How To Make Area Cartogram Maps in ArcGIS

Caitlin Dempsey


If you have data with disparate values between areas, making an area cartogram is an effective way to map out those values.  Unfortunately, making area cartogram maps within ArcGIS can’t been done natively so external scripts and programs are needed.  In this article, I review one ToolBox that is available from Esri’s Arcscript’s site called the Cartogram Geoprocessing Tool version 2 that will create cartograms from GIS data.  The example below is generated from a dataset of numbers of billionaires that reside in each state within the United States.  Since the number of billionaires is uneven within each state (there is a disproportionate amount that live in California, New York, Texas, and Florida) this dataset works well for creating cartograms.

The original data can be visualized as a simple choropleth map:

Choropleth map showing the number of billionaires in residence per state for the United States.  Data from Forbes' List of the World's Billionaires, March 2012.
Choropleth map showing the number of billionaires in residence per state for the United States. Data from Forbes’ List of the World’s Billionaires, March 2012.

More information about this dataset and the analysis of billionaires can be found in this article: Geography of Billionaires: Total Counts of the World’s Billionaires by Country for Residency and Citizenship, and by City.

If you want to make a contiguous cartogram, the easiest way is to download Tom Gross’ Cartogram Geoprocessing Tool that uses the Gastner/Newman diffusion-based algorithm to produce a geodatabase.  To install, download and uninstall the .zip file into a folder (pick the default c:\arcscript’s folder for convenience’s sake).  Within  ArcGIS, click on the toolbox icon and then right click on the ArcToolBox name and select “add toolbox.  Migrate to the folder where you installed the carogram folder and find the cartogram toolbox.  Select the cartogram toolbox and hit “add”.  The cartogram toolbox will now show up on your list of toolboxes.

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Adding in custom toolboxes to ArcGIS: (1) Click on the Toolbox icon from the menu bar. (2) Right click on ArcToolBox. (3) Migrate to the folder where the toolbox is stored and select to add.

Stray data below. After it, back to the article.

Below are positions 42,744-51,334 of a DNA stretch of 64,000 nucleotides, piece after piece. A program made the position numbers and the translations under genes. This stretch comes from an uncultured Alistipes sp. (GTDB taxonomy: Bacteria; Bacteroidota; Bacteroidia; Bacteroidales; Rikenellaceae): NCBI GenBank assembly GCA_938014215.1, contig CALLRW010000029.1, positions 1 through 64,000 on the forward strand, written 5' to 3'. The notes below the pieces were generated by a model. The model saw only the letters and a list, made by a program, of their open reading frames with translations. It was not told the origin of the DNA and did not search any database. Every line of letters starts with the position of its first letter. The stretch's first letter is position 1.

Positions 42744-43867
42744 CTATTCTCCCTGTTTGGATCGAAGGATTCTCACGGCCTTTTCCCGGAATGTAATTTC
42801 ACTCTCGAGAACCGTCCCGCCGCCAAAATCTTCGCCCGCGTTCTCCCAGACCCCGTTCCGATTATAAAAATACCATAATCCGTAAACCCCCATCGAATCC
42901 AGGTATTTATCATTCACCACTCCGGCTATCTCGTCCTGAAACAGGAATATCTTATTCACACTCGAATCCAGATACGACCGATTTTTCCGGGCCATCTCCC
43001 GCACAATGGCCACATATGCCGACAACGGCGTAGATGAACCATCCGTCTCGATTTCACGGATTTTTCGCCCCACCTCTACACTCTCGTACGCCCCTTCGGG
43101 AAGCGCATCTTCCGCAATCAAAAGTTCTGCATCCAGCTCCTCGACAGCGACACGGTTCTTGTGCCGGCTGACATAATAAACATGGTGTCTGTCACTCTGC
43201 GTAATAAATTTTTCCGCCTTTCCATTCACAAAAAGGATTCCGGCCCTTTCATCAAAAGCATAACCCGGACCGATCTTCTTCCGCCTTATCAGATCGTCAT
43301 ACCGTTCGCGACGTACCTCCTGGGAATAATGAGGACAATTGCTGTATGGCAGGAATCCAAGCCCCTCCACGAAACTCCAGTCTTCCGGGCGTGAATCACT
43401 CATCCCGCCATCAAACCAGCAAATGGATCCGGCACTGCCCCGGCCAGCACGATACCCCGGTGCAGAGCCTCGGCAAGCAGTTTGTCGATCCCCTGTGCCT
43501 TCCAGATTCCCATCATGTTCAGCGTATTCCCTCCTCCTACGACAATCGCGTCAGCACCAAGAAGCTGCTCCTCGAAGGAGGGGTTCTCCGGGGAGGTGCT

Adding in custom toolboxes to ArcGIS: (1) Click on the Toolbox icon from the menu bar. (2) Right click on ArcToolBox. (3) Migrate to the folder where the toolbox is stored and select to add.

The cartogram script from Gastner also comes with sample data that you can experiment with if you don’t have your own.  To create a cartogam, load in a GIS file either of the world, or of a country with subareas (such as a layer of the United States with individual polygons for the states).  The GIS file must have one field with quantitative data (such as a column with population numbers) in order to generate a cartogram.  For my example, I am going to load in a shapefile of the United States with value counts for the number of billionaires living within each state.

Once the GIS layer is loaded, then click on the cartogram toobox to bring up the cartogram processing window.  From the dropdown select the GIS dataset you will use and then select the field with the quantitative data you will use to generate the cartogram.  The cartogram output is created as a geodatabase so you will need to designate an existing geodatabase or choose the default.gdb if you don’t have one.  I recommend having a unique ID field in your original database that you will designate to be added to the cartogram geodatabase.  This will allow you to join the attribute data from the original area file to the cartogram so you can bring over qualitative data such as the state names (in order to label your new area cartogram map).

Cartogram GUI.
Cartogram GUI.

Depending on the size of the GIS data used, the cartogram will take at least a few minutes to generate.  Once the cartogram has been generated, it will automatically be added to your ArcGIS document.  Once it has been added, you can then modify the properties such as assigning gradient values for creating a choropleth map and labeling.

The finished cartogram of billionaires living within the United States: